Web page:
Best New Poets --- 2013
50 Poems from Emerging Writers
Brenda Shaughnessy, Editor
(Rector and Board of Visitors of
The University of Virginia)
Best New Poets has been coming out with new editions each year since 2005, The editors take submissions from over eighty "little" magazines --- the likes of Prairie Schooner, Southern Review, Harvard Review, Virginia Quarterly Review and their ilk. There are others sent on by teachers of almost fifty writing programs (mostly at colleges like Minnesota State University, American University, Emerson College, the University of Kansas).

In addition, while the window was open --- April 5 to May 25, 2013 --- any and all other writers were allowed, for a fee, to post their poems for possible inclusion.

In all, we are told, 3,970 poems were submitted. "Seven readers and the series editor blindly ranked these submissions, sending a few hundred selections to this year's guest editor, Brenda Shaughnessy, who chose the final fifty poems."

§   §   §

Did I do something stupid last night? I mean, it was a riotous party, and I recall taking down my guitar and singing a bevy of songs by my favorites --- Beatles, Elvis, Little Richard. They say that despite my lack of syncopation, I was a riot --- especially when I belted out "Blue Suede Shoes." I guess it was the Johnnie Ray imitation that caused me to break the neck of my beloved old Gibson. I swear to you, this never happened before.

One of my friends called this morning, at an indecent hour, while I was trying to put my head back together. She (I think it was her; my cellphone battery is almost gone, needs serious recharging; I couldn't be sure if it was Linda or Leslie) told me what a kick I was. Maybe I was, but I was beyond caring at that hour of the day. The beastly sunlight was killing me, pure Donne:

            Busie old foole, unruly Sunne,
            Why dost thou thus,
    Through windowes, and through curtaines call on us?

I told Linda (or Lucy) I would get back to her. I didn't say that she had no business calling at such an ungodly hour. I had work to do. Besides putting myself back together I had a review to write. A new book, just released: Best New Poets --- 2013. Was I up to this? This may be the worst of times (or the best) ... but I knew I had to get serious.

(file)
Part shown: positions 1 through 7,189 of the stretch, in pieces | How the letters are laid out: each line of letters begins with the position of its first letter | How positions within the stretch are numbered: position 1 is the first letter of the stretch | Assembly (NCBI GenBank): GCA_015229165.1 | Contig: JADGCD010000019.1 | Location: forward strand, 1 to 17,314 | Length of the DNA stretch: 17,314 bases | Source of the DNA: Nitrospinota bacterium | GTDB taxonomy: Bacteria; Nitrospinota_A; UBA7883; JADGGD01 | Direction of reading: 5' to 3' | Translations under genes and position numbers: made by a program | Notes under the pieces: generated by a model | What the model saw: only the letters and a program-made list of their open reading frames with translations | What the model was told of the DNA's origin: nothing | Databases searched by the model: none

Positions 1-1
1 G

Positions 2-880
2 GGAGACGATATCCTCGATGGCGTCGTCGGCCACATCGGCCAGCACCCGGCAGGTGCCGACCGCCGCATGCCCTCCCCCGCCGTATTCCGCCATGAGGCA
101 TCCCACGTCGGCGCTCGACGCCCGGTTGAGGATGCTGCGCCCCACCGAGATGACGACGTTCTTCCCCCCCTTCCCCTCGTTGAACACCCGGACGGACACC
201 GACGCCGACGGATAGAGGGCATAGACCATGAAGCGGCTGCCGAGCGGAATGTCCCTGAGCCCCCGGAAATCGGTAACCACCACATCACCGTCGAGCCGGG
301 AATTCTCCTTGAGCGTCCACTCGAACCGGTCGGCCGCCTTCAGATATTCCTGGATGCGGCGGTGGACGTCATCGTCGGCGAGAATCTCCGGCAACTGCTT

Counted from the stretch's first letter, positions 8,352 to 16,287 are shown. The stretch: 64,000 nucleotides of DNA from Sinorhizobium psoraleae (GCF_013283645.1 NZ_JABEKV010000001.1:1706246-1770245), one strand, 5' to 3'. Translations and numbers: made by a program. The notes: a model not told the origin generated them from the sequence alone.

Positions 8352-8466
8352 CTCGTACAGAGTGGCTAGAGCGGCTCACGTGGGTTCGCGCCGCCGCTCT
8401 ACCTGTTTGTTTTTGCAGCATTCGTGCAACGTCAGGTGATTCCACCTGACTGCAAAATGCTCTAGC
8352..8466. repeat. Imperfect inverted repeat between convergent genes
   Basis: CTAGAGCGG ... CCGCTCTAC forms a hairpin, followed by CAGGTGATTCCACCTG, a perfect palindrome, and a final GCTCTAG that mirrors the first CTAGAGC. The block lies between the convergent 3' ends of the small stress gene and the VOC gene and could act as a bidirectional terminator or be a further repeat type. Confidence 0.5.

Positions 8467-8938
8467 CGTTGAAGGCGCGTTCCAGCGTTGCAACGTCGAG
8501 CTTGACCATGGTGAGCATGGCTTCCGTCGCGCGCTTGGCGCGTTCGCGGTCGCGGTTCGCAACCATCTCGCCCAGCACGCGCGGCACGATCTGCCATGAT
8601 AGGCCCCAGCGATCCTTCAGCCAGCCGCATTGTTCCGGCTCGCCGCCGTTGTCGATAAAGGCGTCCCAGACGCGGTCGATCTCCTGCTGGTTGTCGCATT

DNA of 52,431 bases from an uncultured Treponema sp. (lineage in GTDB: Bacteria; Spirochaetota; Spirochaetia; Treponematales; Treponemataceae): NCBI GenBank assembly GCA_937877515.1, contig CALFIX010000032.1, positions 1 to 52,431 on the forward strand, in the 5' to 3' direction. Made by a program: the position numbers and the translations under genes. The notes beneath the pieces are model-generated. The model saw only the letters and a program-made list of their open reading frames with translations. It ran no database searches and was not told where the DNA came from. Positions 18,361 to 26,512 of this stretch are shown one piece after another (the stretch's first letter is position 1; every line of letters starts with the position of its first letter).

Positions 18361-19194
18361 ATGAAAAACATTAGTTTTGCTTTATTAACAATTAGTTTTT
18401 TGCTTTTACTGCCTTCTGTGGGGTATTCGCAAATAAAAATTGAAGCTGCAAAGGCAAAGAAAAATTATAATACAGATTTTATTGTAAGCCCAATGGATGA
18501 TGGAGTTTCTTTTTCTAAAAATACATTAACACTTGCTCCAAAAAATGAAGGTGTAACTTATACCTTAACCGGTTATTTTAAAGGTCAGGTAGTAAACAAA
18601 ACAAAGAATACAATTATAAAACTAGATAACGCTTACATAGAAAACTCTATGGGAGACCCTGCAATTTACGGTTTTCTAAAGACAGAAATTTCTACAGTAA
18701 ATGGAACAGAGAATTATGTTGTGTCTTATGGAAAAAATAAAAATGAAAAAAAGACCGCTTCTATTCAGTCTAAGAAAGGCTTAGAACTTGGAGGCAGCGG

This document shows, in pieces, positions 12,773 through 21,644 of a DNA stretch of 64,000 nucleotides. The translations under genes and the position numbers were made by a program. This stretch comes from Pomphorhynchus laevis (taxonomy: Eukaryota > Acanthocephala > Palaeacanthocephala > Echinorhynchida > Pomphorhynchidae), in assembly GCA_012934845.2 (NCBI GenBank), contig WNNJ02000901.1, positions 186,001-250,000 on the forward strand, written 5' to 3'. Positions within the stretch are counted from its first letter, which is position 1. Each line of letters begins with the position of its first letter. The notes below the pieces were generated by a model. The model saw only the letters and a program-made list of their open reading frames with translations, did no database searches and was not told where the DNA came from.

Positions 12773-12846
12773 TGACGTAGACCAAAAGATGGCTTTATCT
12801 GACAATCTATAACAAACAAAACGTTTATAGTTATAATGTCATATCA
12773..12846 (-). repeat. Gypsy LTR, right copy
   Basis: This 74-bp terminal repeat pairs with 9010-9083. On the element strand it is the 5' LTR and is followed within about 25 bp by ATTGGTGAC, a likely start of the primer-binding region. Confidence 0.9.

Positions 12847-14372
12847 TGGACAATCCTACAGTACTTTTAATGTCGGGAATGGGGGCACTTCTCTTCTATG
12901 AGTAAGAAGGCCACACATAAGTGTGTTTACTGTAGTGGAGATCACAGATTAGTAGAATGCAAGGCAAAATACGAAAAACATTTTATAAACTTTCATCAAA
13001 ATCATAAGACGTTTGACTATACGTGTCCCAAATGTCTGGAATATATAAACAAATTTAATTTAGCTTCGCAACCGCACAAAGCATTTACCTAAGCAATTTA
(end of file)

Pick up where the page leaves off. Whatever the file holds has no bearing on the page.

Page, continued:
"Best New Poets." Is there something going on that I don't get: about last night ... and, in general, in what we used to call poetry? I know there is supposed to be a gradual downgrading in literature during these post-literate times. Before he died, Eric Howbsbawm published a terrific book of old essays, Fractured Times.

It suggests that the arts have been dying since 1914: "Even the question 'Is this art?' [should] be asked only by those who cannot accept that the classical bourgeois concept of 'the arts,' though carefully preserved in its mausoleums, is no longer alive. It reached the end of its road as early as the First World War with Dada, Marcel Duchamps' urinal and Malevich's black square."

    Of course art did not then end, as it was supposed to. Nor, alas, did the society of which "the arts" were an integral part. However, we no longer understand or know how to deal with the present creative flood drowning the globe in image, sound, and words, which is almost certain to become uncontrollable in both space and cyberspace.

"Mausoleums?" "Uncontrollable?" "No longer alive."

Poetry too?

So it's not just my beastly hangover. If we've been given here a selection of "the best new poets" drawn from almost 4,000 poems submitted, then I shudda stood in bed. For despite Howbsbawm's bleak view, poetry still survives. And I won't embarrass the poets here, nor the editor, by choosing any one of the fifty to take apart: to show why it (nor any of the other forty-nine) don't cut the mustard.

Nor will I blame it on age. Although we suspect that most of these on show here are by the best of young writers, it isn't a given. There was no mention of age limits in the "Introduction" to this volume. Thus the door was presumably open to all through the final general call for submissions.

§   §   §

Editor Shaughnessy does one thing important however. She explains how she picked through "the few hundred selections" sent to her so she could choose the best of the best:

    The new poets are not just a new generation of scribblers born to Glückian and Ashberyish bloodlines, or of Cliftonic and Gilbertian culture. They are a hybrid cyborg technotopian many-headed gorgonian (those heads have snakes) galactic hive-made-entirely-of-queens-yet-the-work-gets-done mythic futuristic scary and reassuring swarm of wordsmiths.

Get it?